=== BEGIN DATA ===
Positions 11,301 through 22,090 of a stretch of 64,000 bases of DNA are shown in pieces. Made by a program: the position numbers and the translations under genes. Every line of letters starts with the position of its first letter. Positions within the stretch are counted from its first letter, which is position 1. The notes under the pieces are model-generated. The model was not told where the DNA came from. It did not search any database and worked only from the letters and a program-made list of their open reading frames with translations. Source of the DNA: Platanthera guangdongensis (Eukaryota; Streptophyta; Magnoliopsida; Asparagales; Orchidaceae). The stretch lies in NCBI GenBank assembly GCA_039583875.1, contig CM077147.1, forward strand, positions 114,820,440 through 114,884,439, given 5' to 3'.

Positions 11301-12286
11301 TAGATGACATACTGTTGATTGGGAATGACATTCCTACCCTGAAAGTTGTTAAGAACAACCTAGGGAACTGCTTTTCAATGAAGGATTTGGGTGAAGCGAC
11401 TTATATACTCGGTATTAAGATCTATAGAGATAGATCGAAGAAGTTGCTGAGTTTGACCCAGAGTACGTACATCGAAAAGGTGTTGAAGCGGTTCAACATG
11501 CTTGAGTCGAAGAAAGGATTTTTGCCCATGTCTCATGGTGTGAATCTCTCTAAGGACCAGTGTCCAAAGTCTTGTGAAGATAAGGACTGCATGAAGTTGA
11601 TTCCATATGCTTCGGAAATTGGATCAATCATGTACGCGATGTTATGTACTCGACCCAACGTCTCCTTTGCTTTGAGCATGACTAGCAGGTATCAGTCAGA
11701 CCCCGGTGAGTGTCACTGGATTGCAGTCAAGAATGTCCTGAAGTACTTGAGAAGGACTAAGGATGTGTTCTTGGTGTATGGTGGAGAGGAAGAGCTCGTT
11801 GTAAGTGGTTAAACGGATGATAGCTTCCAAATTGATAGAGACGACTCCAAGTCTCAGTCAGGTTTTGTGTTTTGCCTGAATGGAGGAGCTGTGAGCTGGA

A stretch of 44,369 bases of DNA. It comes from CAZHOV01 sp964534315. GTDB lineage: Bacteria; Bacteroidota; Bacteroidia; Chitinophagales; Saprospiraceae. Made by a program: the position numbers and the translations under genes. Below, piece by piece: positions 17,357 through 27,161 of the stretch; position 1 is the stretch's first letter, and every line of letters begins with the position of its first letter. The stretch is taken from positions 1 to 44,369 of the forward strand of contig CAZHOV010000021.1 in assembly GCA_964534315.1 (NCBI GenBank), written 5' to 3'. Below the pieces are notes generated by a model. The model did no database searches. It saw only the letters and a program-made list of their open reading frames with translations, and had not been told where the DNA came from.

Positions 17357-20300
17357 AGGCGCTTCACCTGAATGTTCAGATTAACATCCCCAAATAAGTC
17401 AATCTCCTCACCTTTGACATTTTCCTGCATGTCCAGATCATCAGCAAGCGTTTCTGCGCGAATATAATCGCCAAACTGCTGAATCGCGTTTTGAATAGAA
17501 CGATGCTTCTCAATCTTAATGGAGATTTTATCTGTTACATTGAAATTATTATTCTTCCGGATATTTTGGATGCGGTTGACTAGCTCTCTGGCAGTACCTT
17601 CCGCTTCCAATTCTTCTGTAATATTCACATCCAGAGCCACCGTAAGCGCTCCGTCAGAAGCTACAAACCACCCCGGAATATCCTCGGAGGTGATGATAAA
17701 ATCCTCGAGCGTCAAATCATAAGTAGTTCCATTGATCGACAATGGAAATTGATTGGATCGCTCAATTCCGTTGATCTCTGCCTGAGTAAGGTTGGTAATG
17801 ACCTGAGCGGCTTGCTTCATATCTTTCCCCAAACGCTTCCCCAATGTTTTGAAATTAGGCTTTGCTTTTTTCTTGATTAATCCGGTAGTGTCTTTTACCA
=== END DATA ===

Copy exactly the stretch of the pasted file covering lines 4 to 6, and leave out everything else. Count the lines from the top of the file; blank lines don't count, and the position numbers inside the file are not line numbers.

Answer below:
11401 TTATATACTCGGTATTAAGATCTATAGAGATAGATCGAAGAAGTTGCTGAGTTTGACCCAGAGTACGTACATCGAAAAGGTGTTGAAGCGGTTCAACATG
11501 CTTGAGTCGAAGAAAGGATTTTTGCCCATGTCTCATGGTGTGAATCTCTCTAAGGACCAGTGTCCAAAGTCTTGTGAAGATAAGGACTGCATGAAGTTGA
11601 TTCCATATGCTTCGGAAATTGGATCAATCATGTACGCGATGTTATGTACTCGACCCAACGTCTCCTTTGCTTTGAGCATGACTAGCAGGTATCAGTCAGA